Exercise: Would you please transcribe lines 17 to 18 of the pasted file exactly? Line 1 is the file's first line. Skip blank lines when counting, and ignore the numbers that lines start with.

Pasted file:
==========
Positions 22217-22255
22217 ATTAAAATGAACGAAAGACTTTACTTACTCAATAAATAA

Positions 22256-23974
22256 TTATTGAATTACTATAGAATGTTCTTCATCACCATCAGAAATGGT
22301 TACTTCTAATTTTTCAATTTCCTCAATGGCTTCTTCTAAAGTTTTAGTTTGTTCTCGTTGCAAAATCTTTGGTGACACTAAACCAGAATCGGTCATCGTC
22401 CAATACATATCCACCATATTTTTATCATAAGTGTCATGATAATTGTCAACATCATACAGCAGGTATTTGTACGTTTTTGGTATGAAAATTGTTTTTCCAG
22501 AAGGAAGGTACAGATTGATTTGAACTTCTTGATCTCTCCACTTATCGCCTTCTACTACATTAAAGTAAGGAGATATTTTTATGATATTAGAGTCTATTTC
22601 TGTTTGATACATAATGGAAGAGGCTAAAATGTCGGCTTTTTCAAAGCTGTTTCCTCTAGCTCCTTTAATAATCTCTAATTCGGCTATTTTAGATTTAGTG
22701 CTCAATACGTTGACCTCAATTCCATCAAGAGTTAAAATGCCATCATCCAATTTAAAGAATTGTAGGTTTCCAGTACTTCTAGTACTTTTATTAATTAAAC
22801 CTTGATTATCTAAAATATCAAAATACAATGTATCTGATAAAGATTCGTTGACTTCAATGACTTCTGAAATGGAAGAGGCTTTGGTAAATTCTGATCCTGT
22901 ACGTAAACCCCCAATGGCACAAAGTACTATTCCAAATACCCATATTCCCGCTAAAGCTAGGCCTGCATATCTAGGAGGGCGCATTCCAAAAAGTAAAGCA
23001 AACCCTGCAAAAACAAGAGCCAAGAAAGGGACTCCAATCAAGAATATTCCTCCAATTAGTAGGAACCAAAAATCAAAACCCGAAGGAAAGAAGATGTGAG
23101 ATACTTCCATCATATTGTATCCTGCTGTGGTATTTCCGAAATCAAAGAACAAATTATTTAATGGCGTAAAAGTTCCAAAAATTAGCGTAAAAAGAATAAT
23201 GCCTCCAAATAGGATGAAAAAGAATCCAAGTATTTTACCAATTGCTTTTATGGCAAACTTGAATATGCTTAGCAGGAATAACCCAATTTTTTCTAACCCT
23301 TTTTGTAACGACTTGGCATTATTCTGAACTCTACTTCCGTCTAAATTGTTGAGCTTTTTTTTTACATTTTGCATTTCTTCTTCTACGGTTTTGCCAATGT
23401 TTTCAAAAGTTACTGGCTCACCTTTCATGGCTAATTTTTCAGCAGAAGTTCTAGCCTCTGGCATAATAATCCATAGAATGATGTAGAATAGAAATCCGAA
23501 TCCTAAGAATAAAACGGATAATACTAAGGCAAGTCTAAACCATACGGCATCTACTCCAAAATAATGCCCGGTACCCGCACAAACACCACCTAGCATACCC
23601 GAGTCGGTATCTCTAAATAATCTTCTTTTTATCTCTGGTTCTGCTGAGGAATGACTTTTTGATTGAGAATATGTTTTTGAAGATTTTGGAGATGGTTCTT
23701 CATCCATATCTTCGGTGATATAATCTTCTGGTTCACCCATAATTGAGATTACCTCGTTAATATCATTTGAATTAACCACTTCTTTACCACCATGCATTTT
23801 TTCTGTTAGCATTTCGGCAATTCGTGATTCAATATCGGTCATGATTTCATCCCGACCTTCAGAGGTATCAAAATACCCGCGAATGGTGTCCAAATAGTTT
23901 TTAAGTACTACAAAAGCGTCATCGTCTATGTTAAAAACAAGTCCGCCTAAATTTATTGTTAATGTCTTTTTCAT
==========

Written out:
23501 TCCTAAGAATAAAACGGATAATACTAAGGCAAGTCTAAACCATACGGCATCTACTCCAAAATAATGCCCGGTACCCGCACAAACACCACCTAGCATACCC
23601 GAGTCGGTATCTCTAAATAATCTTCTTTTTATCTCTGGTTCTGCTGAGGAATGACTTTTTGATTGAGAATATGTTTTTGAAGATTTTGGAGATGGTTCTT